By Joia Shillingford
BBC News business reporter, Cannes
Emerging markets are the key to future growth in the mobile phone market, according to leading business figures speaking at the 3GSM World Congress in Cannes.
Mobile phone makers scramble for a share of the Chinese market
India, China, Russia, Brazil and Africa were highlighted as regions that would drive growth over the next five years.
"China is a multi-billion market for us," said Ed Zander, chief executive of US handset maker Motorola.
"China was cool for us before anyone else thought it was cool."
Jay Naidoo, chairman of the Development Bank of Southern Africa, argued that the developing world is where new subscribers are going to come from.
"There are a billion people in Africa but only 51 million using cellphones," he said.
"By 2006, we could see a quarter of Africa's billion people using them."
Sunil Bharti Mittal, chairman and group managing director of Bharti Enterprises, which runs a large Indian mobile service, said India could add another 150 million subscribers by 2010.
He urged Africa to adopt the Indian business model of charging two cents a minute for mobile calls rather then the 25 to 30 cents charged in many markets.
"You can do this in countries with big populations and still make money," he said.
Motorola is hoping to tap into developing markets further since winning a tender to make six million low-cost phones for less than $40 (30.7 euros; £21) apiece.
Mr Zander said one of the fastest-growing areas of Motorola's business was in sales of infrastructure for mobile networks.
Many of its recent contract wins had been in parts of the Middle East, South America and South East Asia.
Bharti's Mr Mittal said several developing countries would be among the top five nations for mobile subscribers by 2009, with China leading the way followed by the US, India, Brazil and Japan.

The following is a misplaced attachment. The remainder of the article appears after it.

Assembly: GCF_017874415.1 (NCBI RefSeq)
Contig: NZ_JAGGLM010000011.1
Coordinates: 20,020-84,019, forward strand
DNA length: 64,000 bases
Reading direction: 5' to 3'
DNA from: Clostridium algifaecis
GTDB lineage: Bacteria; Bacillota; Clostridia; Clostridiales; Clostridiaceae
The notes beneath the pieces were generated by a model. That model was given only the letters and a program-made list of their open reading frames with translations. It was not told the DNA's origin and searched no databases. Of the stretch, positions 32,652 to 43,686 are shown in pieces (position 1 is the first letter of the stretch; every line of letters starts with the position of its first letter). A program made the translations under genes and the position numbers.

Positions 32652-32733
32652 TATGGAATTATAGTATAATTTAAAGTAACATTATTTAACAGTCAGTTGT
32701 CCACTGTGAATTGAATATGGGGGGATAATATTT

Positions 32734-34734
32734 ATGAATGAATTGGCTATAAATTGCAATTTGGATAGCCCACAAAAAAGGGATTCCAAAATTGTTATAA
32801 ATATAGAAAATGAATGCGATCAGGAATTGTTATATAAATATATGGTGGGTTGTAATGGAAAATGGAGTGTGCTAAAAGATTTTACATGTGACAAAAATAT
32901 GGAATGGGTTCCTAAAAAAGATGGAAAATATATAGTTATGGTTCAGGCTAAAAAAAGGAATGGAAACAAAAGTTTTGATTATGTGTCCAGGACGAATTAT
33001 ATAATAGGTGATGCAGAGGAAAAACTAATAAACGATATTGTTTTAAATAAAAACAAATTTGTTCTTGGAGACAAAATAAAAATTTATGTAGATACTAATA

He added that: "Vodafone is growing at 9% but if you take out the money it earns from the developing markets it is in, its growth is flatter at 4% to 5%."
"We (Bharti Enterprises) are still spoilt," he said. "With 100% year on year."
Mr Naidoo of the Development Bank of Southern Africa said that in South Africa most mobile calls are made between 9am and 5pm during the working week.
This is because people are using the phones to help them make a better living; for example, to check what vegetables are selling for in the nearest town so they do not undersell their produce.
Crowds gather to talk mobiles in Cannes
"In 1993, I had never seen a mobile," Mr Naidoo said.
"But today in Johannesburg, all the vegetable sellers are talking on the phone."
Many of the business leaders present said handset costs and prepaid vouchers for calls must fall even further to reach more subscribers.
Bharti's Mr Mittal said: "It is my dream that handsets will fall to $10, $15 or $20."
He noted that if private mobile operators shared more of their networks, costs could come down, and added that prepaid vouchers should be sold in smaller units - $3 or $4 - instead of the more common $5.
Mr Naidoo told investors there was money to be made in the region and urged them to invest.
"I am very convinced mobile technology is an important part of driving economic growth," he said.